This is the most prestigious title in the company, the prize that everyone aspires to hold. Currently there have been 27 different wrestlers to hold the title, and due to the schedule it is rare to see more than two different champions during a single year. Since Wrestle Kingdom 5 (in 2011) only four men have held the title: Hiroshi Tanahashi, Kazuchika Okada, AJ Styles and Tetsuya Naito. So don’t expect just anyone to get the honour of winning this championship
IWGP Intercontinental Championship
Champion at time of writing: Tetsuya Naito
Created in 2011 and first won by MVP, this title was initially created for an overseas tournament and spent some time as a midcard title, but quickly gained prestige and notoriety thanks to Shinsuke Nakamura. Now the Intercontinental Championship isn’t considered that far below the Heavyweight Title in importance, and will often headline shows of reasonable importance. The title even main evented Wrestle Kingdom 8 in a match between Nakamura and Tanahashi, being voted into the main event over the IWGP Heavyweight Championship match.
Generally the title is fought between main eventers spending time outside of the IWGP Heavyweight Title scene and upper midcarders being groomed for bigger things.
NEVER Openweight Championship
Champion at time of writing: Hirooki Goto
The NEVER Openweight Championship was created in 2012 to be defended exclusively at the NJPW-run NEVER events. However these events ended soon after the creation of the belt, and it has since become a midcard title for New Japan Pro Wrestling. Thanks to title reigns from heavy hitters like Togi Makabe, Tomohiro Ishii, Katsuyori Shibata and others the title is now seen as something of a ‘Strong Style’ title. These matches feature a lot of ‘stiff’ shots and tests of ‘Fighting Spirit’ where the two competitors take turns to hit the other and prove they can withstand the punishment.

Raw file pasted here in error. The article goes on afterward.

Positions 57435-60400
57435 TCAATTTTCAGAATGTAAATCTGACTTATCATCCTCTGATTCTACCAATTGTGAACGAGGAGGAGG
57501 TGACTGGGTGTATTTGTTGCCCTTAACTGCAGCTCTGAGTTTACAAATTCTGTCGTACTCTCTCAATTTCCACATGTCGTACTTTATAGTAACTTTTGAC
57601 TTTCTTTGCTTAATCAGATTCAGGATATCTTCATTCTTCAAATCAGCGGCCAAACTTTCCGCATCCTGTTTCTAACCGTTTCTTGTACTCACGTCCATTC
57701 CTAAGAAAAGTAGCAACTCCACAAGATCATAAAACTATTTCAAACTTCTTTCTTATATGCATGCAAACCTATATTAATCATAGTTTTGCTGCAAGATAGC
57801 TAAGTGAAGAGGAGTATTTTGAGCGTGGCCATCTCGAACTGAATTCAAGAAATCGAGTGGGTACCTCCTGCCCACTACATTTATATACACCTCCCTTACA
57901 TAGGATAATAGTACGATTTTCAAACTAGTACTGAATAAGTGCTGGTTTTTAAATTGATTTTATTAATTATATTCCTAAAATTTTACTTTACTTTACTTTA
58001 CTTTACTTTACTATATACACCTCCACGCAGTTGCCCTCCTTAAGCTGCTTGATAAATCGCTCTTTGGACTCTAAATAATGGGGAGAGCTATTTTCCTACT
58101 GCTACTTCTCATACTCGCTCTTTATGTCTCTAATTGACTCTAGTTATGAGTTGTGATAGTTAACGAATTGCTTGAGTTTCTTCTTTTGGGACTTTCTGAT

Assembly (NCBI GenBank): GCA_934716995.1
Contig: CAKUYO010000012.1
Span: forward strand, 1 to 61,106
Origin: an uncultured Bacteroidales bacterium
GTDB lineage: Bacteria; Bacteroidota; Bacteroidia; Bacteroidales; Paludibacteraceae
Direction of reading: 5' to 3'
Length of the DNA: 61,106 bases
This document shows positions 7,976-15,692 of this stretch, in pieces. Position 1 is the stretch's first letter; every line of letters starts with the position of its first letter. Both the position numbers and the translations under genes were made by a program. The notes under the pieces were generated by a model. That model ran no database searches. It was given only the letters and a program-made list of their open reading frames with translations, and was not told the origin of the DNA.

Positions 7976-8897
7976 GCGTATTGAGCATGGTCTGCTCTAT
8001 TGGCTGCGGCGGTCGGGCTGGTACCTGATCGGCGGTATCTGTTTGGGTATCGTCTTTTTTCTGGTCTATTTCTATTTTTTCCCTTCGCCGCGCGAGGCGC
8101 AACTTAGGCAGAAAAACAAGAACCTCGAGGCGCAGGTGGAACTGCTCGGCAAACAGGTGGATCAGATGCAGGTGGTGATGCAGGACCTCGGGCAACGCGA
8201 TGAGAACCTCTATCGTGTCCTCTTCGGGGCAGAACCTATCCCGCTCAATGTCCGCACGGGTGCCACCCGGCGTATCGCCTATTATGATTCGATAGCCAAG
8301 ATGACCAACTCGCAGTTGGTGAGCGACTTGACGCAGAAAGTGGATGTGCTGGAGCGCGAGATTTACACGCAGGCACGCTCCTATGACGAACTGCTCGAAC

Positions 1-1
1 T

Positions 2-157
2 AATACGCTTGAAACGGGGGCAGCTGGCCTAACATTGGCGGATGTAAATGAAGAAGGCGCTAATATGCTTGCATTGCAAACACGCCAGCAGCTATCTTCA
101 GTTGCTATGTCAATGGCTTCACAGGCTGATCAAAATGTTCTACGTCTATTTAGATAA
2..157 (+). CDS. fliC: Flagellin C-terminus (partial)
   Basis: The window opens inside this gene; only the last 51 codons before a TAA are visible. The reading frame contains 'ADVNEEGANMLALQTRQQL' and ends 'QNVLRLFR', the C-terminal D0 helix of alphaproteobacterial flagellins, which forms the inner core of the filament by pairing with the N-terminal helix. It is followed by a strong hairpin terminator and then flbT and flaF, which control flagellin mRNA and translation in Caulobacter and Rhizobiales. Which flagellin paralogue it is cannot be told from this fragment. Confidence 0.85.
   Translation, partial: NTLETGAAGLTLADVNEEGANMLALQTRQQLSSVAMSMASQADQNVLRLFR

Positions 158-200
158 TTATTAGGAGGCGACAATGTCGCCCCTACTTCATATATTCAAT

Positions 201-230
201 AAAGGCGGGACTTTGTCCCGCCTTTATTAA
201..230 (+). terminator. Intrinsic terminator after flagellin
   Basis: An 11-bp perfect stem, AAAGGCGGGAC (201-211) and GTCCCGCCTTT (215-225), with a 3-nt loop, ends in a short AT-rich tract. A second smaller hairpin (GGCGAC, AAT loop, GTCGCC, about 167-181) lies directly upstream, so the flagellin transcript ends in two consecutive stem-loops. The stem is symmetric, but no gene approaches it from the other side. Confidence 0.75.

IWGP Junior Heavyweight Championship
Champion at time of writing: Himoru Takahashi
The top championships for the Juniors to compete for, and has a legacy stretching back over twenty years. Jushin Thunder Liger has firmly made it his belt, having won the title eleven times with over twice the amount of successful defences as any other champion.
Despite being the top prize for the Juniors, in reality it tends to be as important as the NEVER Openweight title. Sometimes it gets to main event a smaller show, particularly when they hold a couple of big shows in a short time span (see the Destruction events), but often is placed below the NEVER Openweight Title on bigger shows. In recent years Kushida has become the main attraction of the Junior division, having held the title through much of 2016.
IWGP Heavyweight Tag Team Championship
Champions at time of writing: Toru Yano & Tomohiro Ishii